2016 01 07

Child labour: culture or despair?

No matter whether child labour continues to be used for cultural or economic reasons, it can only be fought against when conscious consumption and legislation work together. Child labour is mistaken for work done by a child. In the article, we will discuss the work that children are forced to do, that they do instead of attending school or playing, and that enables the producers to keep prices low. This is forbidden and as citizens each one of us should condemn it and fight against it. >>>

2016 01 04

FT benefits for coffee producers

Smallholder farmers producing for Fair Trade market outlets are usually considered to benefit from better prices and stable market outlets. However, different studies provide opposing results. >>>

2015 12 22

Why FT might be not a magic bullet for producers?

Sometimes Fair trade is blamed for not being efficient and effective in solving financial problems of the farmers in the South. Hence, it is important to see the whole situation in one picture. B.R. Wilson (2010) explored the case of Nicaragua. >>>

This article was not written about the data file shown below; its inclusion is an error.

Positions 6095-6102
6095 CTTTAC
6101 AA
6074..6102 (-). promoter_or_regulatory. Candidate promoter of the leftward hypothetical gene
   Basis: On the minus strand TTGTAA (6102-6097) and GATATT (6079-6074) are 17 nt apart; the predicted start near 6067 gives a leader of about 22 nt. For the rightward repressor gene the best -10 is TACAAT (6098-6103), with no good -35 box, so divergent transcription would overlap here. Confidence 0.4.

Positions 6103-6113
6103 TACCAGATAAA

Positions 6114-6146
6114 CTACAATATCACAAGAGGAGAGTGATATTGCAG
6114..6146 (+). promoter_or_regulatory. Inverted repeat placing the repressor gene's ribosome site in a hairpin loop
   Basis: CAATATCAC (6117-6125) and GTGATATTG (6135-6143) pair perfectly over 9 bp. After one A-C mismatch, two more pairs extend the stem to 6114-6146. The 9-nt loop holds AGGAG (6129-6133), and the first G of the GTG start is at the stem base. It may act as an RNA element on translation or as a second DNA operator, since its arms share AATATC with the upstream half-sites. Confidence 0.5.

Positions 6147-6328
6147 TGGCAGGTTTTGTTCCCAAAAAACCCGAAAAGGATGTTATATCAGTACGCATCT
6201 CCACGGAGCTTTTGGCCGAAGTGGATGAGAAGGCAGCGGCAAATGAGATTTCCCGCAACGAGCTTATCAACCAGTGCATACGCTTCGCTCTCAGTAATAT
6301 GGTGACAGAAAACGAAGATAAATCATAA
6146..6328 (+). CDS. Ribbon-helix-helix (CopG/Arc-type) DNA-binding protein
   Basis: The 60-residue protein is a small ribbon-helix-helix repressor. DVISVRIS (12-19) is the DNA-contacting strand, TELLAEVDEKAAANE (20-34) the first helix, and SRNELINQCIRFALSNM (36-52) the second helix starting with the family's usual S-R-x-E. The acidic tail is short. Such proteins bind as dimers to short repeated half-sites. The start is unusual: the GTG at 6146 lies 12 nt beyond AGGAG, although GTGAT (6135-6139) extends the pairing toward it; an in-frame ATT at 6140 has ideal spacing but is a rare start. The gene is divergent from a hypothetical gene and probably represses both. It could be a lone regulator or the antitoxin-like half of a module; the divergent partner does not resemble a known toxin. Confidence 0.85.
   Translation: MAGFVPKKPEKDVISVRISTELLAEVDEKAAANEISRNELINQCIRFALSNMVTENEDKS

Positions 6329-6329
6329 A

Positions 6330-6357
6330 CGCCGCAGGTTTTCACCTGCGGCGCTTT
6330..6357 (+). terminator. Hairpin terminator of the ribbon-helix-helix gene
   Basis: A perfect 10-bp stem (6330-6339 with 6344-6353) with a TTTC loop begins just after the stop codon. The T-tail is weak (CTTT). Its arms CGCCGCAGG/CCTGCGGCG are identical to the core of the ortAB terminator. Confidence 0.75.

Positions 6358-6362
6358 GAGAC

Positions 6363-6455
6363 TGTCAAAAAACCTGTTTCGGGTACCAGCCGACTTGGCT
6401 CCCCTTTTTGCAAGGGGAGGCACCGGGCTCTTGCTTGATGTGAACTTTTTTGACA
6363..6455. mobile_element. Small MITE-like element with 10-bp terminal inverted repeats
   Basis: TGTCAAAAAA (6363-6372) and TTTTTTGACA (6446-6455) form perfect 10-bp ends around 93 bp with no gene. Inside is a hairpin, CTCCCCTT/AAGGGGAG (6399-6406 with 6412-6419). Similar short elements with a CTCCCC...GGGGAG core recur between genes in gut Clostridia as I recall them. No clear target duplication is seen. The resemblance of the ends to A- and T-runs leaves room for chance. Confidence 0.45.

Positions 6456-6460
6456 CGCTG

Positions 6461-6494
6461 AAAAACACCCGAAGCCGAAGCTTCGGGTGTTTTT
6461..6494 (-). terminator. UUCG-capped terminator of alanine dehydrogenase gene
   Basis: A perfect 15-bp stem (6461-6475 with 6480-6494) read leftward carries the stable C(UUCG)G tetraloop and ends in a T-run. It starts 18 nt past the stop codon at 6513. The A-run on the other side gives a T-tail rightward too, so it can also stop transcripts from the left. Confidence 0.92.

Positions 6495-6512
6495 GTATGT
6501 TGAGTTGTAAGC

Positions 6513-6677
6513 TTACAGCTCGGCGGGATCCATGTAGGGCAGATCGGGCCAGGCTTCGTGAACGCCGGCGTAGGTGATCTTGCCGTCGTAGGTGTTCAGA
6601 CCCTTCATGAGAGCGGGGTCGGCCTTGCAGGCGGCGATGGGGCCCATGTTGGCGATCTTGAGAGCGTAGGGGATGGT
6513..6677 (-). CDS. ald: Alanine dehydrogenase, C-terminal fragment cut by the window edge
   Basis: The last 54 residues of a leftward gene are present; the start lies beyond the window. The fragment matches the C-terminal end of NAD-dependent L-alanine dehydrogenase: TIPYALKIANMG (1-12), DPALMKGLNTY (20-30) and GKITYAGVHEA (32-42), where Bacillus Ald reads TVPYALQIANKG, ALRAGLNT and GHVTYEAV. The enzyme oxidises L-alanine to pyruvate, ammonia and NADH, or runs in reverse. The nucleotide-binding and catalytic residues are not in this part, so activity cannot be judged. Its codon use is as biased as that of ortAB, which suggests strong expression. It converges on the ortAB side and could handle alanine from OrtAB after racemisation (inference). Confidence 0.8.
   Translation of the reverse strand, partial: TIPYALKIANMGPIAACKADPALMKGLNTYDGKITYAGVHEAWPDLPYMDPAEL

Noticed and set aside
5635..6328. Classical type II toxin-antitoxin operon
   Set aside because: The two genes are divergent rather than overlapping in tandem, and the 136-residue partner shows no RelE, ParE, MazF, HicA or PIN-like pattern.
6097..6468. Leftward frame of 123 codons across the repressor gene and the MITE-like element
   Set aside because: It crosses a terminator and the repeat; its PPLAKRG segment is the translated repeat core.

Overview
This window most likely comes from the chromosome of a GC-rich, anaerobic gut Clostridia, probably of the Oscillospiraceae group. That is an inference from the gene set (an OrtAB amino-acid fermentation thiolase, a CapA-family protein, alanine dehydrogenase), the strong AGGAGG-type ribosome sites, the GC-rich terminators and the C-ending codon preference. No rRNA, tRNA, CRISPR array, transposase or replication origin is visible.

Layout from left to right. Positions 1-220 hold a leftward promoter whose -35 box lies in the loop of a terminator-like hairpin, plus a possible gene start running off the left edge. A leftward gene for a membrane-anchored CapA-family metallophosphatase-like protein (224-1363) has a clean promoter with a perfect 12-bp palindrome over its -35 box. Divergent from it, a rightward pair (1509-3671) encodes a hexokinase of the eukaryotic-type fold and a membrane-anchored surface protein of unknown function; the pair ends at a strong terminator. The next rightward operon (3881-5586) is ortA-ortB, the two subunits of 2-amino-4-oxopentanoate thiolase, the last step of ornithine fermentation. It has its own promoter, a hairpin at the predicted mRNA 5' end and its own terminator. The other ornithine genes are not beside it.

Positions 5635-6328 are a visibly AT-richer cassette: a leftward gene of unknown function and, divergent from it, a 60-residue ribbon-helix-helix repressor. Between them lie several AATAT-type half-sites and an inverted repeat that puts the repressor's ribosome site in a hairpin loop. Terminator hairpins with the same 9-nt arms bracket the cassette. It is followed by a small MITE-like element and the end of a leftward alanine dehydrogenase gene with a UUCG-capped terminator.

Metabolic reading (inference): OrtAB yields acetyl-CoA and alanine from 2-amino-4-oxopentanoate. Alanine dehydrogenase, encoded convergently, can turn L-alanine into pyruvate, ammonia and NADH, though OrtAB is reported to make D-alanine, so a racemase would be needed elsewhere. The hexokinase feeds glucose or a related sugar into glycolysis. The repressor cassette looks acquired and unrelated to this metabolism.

2015 07 28

Cotton and Fair Trade

In the recent years an increasing number of consumers are becoming more ethically aware about the social and sustainability issues of the clothing industry. Where has the piece of clothing been produced? Have the workers and growers in the whole supply chain received fair payment? Have the working conditions been adequate? Are the enviromental standarts being followed? These and other questions are raised more and more often by social & enviromental NGOs and also by consumers. >>>

2015 06 15

Does Fair trade taste better?

Many consumers consider a variety of ethical issues in product choice and preference. Moreover, labels play here a crucial role. The labelling effect is shown in consumers’ tendencies to hold a priori beliefs and expectancies that lead them to judge on products they choose. >>>

2015 06 12

Which certification system would be reliable and attractive?

What should the certification system be like that would guarantee equal treatment and sufficient livelihood to farmers, and would simultaneously be reliable and attractive for the consumers? Certified products are constantly being added to the range of products available in shops, whereas certification is facing new challenges. This clearly needs to be improved, especially when it comes to the direct impact on communities where raw material is being grown or processed. The quality and reliability of the audits checking the functioning of the certification system must also be guaranteed. >>>